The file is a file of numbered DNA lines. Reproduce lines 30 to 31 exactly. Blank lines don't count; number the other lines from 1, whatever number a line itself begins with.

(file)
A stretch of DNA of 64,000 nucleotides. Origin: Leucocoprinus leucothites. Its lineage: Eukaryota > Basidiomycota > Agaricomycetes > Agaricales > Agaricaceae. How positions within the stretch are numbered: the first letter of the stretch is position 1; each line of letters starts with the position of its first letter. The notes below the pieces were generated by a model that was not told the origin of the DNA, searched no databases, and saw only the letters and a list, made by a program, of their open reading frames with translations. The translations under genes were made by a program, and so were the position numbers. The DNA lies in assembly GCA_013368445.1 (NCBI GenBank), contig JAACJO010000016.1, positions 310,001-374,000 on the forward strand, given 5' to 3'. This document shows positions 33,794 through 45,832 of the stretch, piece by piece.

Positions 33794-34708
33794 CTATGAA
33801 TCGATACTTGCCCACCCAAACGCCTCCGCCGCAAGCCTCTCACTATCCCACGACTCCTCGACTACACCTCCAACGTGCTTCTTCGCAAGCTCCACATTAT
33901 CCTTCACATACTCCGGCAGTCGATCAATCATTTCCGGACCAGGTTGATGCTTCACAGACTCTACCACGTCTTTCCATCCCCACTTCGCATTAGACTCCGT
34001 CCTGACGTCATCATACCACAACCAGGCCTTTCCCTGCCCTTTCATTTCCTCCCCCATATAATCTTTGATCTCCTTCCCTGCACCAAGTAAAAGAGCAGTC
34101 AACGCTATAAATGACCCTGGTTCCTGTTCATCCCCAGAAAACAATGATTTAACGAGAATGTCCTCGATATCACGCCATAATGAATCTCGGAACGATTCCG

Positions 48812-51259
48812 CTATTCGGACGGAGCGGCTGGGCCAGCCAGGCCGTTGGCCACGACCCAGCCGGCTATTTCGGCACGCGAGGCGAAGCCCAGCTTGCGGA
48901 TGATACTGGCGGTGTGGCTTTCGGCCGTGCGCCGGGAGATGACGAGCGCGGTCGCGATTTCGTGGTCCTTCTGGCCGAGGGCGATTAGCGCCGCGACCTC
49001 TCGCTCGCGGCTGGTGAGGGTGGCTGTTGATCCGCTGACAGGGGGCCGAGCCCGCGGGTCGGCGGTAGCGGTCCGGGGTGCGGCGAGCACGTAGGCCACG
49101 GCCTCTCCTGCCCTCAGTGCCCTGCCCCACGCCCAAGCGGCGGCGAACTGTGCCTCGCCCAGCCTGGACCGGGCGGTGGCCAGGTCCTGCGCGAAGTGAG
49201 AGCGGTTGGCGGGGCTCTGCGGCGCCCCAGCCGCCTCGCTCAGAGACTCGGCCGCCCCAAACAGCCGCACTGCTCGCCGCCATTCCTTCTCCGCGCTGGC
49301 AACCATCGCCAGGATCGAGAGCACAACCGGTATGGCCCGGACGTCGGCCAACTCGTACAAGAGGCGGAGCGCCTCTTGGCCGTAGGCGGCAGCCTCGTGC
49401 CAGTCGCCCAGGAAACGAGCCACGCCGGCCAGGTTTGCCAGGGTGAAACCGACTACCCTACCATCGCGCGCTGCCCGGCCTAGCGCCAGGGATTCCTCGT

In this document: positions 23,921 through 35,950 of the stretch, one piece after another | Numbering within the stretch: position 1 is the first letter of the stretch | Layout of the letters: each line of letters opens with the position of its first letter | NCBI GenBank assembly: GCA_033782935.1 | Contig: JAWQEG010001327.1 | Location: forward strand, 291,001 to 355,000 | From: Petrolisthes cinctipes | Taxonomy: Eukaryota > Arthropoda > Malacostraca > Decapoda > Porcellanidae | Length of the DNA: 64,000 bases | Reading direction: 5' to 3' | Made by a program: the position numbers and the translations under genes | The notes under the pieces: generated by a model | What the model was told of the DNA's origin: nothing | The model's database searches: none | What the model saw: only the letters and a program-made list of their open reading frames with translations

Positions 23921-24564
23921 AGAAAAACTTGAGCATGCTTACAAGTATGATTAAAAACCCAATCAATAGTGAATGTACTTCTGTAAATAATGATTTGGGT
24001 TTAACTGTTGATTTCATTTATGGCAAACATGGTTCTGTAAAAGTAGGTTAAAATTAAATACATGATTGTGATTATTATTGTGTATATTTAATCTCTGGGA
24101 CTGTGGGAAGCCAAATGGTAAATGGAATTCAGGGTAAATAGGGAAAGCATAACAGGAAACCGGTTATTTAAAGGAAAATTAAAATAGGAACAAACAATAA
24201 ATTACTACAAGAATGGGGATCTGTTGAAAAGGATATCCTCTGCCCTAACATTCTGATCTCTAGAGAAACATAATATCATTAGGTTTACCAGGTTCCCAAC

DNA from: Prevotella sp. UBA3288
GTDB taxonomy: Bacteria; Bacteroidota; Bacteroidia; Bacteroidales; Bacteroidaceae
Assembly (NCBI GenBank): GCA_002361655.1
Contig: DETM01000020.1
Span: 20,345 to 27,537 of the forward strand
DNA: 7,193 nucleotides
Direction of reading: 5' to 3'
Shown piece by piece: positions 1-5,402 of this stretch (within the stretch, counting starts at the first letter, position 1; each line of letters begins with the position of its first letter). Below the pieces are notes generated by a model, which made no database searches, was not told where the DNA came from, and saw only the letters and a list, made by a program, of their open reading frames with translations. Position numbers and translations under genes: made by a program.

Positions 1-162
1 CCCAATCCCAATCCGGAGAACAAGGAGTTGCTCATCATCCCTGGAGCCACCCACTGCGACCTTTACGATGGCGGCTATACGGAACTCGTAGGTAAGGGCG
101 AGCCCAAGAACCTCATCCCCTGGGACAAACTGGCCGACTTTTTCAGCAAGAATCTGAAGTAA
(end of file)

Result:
Positions 1-162
1 CCCAATCCCAATCCGGAGAACAAGGAGTTGCTCATCATCCCTGGAGCCACCCACTGCGACCTTTACGATGGCGGCTATACGGAACTCGTAGGTAAGGGCG